“Since taking office in January 2018, the Philadelphia District Attorney’s Office has worked to reduce excessive jail and supervision so we can shift those resources to achieve more effective crime prevention and a just society.” This quote proudly appears on the Philadelphia district attorney’s website, right above the claim that the number of years of incarcerations in Philadelphia dropped by 18,100 when compared to the period of 2014 to 2017, due to the Krasner administration’s focus on making sure criminals spend less time in jail .
Interestingly, as the district attorney celebrates reducing incarceration, the Philadelphia Police Department reports that homicides continue to spike at an alarming rate:
- 2014: 248
- 2015: 280
- 2016: 277
- 2017: 315
- 2018: 353
- 2019: 356
- 2020: 499
The DA boasts on his website that he “uses data to tell a true story that has not been told about crime, about public safety, about our people, and about our city.” A brief look at just a few of those Philadelphia homicides, however, tells a harrowing tale about the effects of Krasner’s rush to reduce incarcerations.
Take Hassan Elliott, for example, arrested by police on June 8, 2017, for illegal possession of a firearm and narcotics after he threatened a neighbor with a gun. On January 24, 2018, the Krasner administration negotiated a guilty plea for the firearms charge but dropped the narcotics charge, freeing Elliott to be paroled the next day. After Krasner updated his website tally of the reduced number of incarcerations, Elliott murdered Tyree Tyrone on March 1, 2019, with an illegal firearm. When Philadelphia police Corporal James O’Connor attempted to arrest Elliott on March 13, 2020, Elliott murdered the 23-year-old police veteran and married father of two, again with an illegal firearm. I am sure Krasner’s reduced incarceration tally and vision of a “just society” does not comfort the family of Tyree Tyrone or Corporal O’Connor.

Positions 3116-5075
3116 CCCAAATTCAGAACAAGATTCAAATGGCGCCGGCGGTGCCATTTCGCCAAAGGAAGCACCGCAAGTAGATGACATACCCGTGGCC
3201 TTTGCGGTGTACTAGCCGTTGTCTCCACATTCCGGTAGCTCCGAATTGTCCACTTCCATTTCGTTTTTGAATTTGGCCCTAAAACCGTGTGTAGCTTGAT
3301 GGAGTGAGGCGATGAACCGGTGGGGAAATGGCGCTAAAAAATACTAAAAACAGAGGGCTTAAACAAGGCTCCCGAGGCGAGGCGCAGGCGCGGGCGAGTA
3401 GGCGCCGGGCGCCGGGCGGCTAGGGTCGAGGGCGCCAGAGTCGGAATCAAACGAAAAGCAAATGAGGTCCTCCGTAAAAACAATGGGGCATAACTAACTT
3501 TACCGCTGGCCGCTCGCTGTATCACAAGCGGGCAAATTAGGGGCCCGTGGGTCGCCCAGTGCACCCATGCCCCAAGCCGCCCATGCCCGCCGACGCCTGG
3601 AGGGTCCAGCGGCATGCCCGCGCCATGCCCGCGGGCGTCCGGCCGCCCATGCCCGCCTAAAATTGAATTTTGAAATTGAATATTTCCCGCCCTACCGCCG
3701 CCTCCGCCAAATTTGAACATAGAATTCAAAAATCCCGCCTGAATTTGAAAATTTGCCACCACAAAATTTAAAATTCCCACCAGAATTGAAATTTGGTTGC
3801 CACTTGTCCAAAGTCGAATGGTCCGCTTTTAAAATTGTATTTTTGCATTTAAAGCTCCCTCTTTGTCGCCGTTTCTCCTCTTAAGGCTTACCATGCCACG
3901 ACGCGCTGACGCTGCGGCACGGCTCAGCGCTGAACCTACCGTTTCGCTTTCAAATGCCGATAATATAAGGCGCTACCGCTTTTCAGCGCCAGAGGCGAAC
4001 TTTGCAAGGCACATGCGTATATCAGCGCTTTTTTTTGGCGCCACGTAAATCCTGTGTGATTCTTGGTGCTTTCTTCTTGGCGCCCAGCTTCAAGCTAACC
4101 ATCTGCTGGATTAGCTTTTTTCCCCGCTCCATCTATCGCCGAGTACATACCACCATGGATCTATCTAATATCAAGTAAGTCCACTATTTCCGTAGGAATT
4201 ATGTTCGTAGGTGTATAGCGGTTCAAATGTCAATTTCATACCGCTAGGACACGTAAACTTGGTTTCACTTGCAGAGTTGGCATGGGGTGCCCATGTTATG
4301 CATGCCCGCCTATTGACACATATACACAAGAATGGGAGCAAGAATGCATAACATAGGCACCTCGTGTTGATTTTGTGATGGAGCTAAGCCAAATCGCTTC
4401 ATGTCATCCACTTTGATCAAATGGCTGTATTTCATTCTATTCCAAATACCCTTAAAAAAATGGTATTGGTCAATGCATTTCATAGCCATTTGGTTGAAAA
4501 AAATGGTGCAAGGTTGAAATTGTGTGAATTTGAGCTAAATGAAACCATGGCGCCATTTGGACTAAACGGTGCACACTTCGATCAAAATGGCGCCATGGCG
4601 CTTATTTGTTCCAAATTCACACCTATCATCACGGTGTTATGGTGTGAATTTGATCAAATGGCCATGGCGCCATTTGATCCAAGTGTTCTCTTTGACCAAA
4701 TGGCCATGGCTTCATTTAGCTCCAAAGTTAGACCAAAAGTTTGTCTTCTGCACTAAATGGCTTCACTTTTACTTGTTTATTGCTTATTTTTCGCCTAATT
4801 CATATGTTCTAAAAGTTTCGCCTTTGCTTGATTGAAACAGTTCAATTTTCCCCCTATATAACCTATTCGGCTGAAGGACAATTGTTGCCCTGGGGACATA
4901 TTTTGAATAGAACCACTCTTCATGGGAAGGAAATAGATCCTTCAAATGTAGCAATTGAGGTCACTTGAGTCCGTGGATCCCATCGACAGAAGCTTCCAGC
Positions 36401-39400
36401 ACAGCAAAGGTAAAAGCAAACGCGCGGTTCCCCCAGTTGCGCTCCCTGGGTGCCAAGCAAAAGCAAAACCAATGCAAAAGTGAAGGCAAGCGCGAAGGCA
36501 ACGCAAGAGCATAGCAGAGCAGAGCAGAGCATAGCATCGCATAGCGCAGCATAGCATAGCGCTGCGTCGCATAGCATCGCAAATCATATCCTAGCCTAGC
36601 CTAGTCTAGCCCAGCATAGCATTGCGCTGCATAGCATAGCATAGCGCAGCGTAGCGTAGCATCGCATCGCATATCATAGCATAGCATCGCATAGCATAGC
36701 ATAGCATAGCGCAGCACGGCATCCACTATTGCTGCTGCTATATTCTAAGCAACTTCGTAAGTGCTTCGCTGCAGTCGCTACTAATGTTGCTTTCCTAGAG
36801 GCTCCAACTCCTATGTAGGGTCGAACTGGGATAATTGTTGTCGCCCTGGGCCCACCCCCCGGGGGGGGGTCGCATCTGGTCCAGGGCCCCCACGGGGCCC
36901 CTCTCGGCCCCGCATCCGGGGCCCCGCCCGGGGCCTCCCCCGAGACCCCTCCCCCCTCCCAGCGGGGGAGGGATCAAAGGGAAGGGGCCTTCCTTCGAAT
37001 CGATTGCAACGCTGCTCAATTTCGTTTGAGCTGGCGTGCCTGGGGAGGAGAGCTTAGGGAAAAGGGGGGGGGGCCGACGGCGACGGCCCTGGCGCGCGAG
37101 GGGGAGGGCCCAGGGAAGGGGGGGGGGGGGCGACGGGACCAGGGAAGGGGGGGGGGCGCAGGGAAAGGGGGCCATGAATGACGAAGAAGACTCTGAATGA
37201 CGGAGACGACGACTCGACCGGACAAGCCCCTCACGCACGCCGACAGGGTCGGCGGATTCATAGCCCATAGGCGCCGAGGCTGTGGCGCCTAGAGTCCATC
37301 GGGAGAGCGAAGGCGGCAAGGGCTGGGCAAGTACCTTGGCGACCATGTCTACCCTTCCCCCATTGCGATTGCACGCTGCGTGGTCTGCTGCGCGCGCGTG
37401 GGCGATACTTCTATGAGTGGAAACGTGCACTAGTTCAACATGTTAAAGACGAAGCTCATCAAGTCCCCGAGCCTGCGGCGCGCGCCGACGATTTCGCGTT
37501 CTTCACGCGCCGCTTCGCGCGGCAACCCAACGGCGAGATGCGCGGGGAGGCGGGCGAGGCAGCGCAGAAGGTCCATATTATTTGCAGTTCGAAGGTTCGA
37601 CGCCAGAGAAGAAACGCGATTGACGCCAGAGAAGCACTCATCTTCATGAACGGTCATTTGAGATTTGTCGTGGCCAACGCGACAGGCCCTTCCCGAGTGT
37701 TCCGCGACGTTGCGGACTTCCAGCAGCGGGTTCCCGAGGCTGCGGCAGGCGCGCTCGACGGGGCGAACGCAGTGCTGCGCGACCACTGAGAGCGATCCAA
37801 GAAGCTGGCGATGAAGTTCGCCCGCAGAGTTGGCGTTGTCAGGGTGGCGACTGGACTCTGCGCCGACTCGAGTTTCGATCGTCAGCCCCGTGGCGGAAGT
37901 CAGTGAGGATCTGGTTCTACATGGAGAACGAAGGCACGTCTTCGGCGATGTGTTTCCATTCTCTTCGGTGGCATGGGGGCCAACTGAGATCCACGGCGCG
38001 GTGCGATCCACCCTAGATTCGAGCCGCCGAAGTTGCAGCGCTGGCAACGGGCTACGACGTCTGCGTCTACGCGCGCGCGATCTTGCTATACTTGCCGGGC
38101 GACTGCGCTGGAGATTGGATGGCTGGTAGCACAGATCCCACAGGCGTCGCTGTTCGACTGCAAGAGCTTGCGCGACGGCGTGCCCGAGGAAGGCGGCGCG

Similarly, I wonder if the family of seven-year-old Zamar Jones, who was murdered on August 1, 2020, with an illegal firearm by career criminal Michael Banks, finds comfort in Krasner’s reduced incarceration statistics. Police had previously arrested Banks on October 23, 2018, for felony and misdemeanor crimes related to illegal firearms, but on February 13, 2019, Krasner dropped the felony charges, resulting in a drastic reduction in incarceration time and putting Banks back on the streets immediately. Perhaps little Zamar would still be alive today if Krasner had not been so eager to add to the city’s reduced incarceration statistics.
I wonder if the family of seven-year-old Zamar Jones, who was murdered on August 1, 2020, with an illegal firearm by career criminal Michael Banks, finds comfort in Krasner’s reduced incarceration statistics.
Maybe Krasner should instead track criminals arrested on illegal firearms offenses who got sweetheart deals and then went back to the streets, only to murder Philadelphians with more, you guessed it, illegal firearms. That would be a statistic that tells a terrifying tale and puts the bragging about reduced incarceration in a different light.